Local female students lauded for STEM strengths

By Christine Bordelon, Clarion Herald
Photo Courtesy Brown Foundation

Along with several other schools in the Archdiocese of New Orleans, St. Scholastica Academy has been on the receiving end of awards from The Joe W. and Dorothy Dorsett Brown Foundation over the years.

“The Brown Foundation has been so good to our Catholic schools,” said Donna Wallace, advancement director at St. Scholastica Academy in Covington.

In recent years, St. Scholastica students have earned scholarship money and recognition as part of the foundation’s Emmy Noether Awards to encourage young women to pursue laboratory or field research careers in the STEM (science, technology, engineering and medicine) fields.

“We’re trying to identify these women earlier to help them advance in a career in research,” said Jonathan Baynham, education program administrator at the Brown Foundation.

St. Scholastica’s students Hailey Rowbatham and Anna Champ received awards.

Rowbatham, a 2018 graduate, was named, in her junior year, a gold medalist – the top Emmy Noether award – and will receive $25,000 a year for up to three years when she enters a graduate-level STEM program.

She just completed her first year at the University of California – Berkeley and is a civil and environmental engineering major currently working as a research assistant for the Berkeley/University of the Philippines collaboration project involving the deployment of an autonomous surface vehicle to three different sites in the Philippines, Wallace said.

“I am part of the research team under UCB Project Scientists Dr. Thomas Azwell and Dr. Alasdair Cohen, working to monitor human impacts on water quality in these three locations,” Rowbatham said. “I assist in information regarding the data acquisition formats and calibration procedures of sensors on the Liquid Robotics wave glider.”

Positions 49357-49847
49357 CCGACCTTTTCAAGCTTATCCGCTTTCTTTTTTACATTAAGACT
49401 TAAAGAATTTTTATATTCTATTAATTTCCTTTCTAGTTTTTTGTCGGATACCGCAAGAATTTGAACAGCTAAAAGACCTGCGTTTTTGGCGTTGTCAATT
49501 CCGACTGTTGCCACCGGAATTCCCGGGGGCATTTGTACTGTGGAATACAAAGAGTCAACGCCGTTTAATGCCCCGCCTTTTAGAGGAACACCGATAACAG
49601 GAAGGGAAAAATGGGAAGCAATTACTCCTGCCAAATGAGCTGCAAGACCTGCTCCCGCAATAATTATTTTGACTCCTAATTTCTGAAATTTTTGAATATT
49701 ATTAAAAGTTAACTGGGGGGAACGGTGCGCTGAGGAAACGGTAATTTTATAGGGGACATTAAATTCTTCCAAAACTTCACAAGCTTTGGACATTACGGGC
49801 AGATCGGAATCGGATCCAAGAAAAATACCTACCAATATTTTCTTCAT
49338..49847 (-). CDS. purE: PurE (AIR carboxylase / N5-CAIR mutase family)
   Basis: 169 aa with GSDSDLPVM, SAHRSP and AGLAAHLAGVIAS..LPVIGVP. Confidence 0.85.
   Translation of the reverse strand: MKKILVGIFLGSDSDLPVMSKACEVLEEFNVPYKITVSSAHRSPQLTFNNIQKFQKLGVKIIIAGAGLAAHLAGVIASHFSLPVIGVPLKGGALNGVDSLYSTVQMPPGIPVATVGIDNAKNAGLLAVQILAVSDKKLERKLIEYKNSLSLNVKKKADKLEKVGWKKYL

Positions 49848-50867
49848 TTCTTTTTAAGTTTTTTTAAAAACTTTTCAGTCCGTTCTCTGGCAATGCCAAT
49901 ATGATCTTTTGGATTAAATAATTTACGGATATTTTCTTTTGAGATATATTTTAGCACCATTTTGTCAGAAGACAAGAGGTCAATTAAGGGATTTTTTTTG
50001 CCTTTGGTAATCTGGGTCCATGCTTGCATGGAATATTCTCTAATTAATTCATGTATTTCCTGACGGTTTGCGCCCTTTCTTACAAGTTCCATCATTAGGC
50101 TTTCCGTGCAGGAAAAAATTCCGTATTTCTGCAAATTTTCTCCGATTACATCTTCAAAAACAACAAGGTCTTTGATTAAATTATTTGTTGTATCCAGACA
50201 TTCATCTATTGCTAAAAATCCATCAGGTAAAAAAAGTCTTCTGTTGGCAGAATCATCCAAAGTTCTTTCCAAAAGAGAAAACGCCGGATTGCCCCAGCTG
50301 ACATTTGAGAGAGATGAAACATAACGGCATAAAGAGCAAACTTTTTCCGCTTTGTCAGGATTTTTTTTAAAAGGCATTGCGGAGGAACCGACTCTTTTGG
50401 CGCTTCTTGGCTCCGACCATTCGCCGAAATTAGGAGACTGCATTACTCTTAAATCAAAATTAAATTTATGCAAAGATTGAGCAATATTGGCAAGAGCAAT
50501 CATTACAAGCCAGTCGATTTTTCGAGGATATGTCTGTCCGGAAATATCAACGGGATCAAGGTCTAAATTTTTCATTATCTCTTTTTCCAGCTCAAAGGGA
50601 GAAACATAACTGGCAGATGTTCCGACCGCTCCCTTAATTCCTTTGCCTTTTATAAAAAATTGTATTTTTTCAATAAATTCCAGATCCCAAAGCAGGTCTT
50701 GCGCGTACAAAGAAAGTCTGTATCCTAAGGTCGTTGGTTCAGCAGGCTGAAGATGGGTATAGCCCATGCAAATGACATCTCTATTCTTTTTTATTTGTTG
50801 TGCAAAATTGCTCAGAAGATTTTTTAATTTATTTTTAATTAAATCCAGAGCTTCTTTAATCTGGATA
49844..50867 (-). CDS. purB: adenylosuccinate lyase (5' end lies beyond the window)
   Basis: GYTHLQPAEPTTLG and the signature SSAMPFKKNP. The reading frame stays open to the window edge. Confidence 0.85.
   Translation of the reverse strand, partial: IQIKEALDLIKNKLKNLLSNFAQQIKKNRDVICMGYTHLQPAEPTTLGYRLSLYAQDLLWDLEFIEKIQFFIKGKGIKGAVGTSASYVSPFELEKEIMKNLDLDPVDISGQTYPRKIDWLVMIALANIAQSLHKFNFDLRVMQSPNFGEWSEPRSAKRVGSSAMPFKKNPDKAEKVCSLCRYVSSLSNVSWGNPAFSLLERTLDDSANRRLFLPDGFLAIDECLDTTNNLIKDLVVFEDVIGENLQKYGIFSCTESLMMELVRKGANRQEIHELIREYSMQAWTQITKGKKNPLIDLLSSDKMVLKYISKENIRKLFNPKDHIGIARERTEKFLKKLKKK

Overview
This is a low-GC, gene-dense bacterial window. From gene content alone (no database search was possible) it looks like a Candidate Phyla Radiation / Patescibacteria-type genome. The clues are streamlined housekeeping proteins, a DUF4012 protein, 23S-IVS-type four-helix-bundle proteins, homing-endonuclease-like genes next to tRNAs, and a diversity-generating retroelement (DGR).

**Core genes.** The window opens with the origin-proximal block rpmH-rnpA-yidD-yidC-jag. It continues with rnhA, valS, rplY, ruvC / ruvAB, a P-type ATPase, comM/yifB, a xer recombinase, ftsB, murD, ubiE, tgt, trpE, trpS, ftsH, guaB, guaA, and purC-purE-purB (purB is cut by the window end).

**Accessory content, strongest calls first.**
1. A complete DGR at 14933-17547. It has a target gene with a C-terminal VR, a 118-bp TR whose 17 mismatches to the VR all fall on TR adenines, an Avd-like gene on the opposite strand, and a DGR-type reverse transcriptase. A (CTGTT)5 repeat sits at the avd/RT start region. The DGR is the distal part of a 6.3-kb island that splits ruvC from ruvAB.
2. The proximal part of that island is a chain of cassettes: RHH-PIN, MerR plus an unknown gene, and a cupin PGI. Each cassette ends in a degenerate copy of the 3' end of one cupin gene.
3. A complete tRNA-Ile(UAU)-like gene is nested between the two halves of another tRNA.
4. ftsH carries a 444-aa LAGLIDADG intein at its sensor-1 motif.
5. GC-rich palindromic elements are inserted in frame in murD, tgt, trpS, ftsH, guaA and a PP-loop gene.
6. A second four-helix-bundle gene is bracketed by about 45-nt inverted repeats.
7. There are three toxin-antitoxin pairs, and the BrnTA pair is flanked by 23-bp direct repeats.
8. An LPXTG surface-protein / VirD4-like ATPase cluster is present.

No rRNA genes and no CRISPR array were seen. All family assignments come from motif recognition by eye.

Anna Champ

Anna Champ, a 2019 SSA graduate, was recognized as a 2019 Emmy Noether Scholar, the only local archdiocesan Catholic school student awarded this year, Wallace said.

The Emmy Noether Scholars don’t receive scholarships, said Baynham, but are recognized as aspiring female scientists for already conducting research at a major university or scientific institution and also for having a median ACT score of 34.5.

Champ’s research was done at LSU Health Sciences Center, where she explored the physiological effects of chronic ethanol consumption on a recently discovered fat taste receptor, CD36. At Southeastern Louisiana University’s District competition, she placed first in environmental science and placed second at LSU’s state rally.  She will attend Texas A&M University and pursue dual degrees in chemistry and philosophy.

For graduate school, Champ hopes to attend Stanford University and pursue research on nuclear fusion energy and the environment. Champ was one of five 2019 SSA valedictorians and a Student Council Executive Board member.

Award changed

The Amy Noether award was first established in 2017. It changed in 2018 to give more young females a chance to earn scholarship money for their advanced studies, Baynham said. There is now one gold winner, and two silver medalists who are awarded $25,000 each. Only seniors apply as opposed to juniors and seniors (in 2017) interested in pursuing a STEM research career.

Tina Bouzon, with the Brown Foundation, said it is based on merit, not financial need. It is open to female seniors in high school in Louisiana and Mississippi interested in pursuing a STEM research career. It is named after a German mathematician who taught in the United States and is credited with discovering the law of symmetry.

The June 4 award ceremony was held at the Louisiana Cancer Research Center, where lab tours with hands-on activities are conducted for awardees. Emmy Noether Scholars are invited to apply for lab research internships, Bouzon said.

At the 2019 awards, 17 schools were announced as being part of the second year of a pilot program to support STEM curriculum in kindergarten through 12th grades that the Brown Foundation calls SupportSTEM. They will share $300,000 in grants in the 2019-20 school year, Baynham said. The 2018-19 pilot program was at Ursuline Academy. St. Scholastica is a 2019-20 recipient.

The Brown Foundation also awards annual grants for Service Learning opportunities in schools in Louisiana and Mississippi.

Christine Bordelon can be reached at cbordelon@clarionherald.org.

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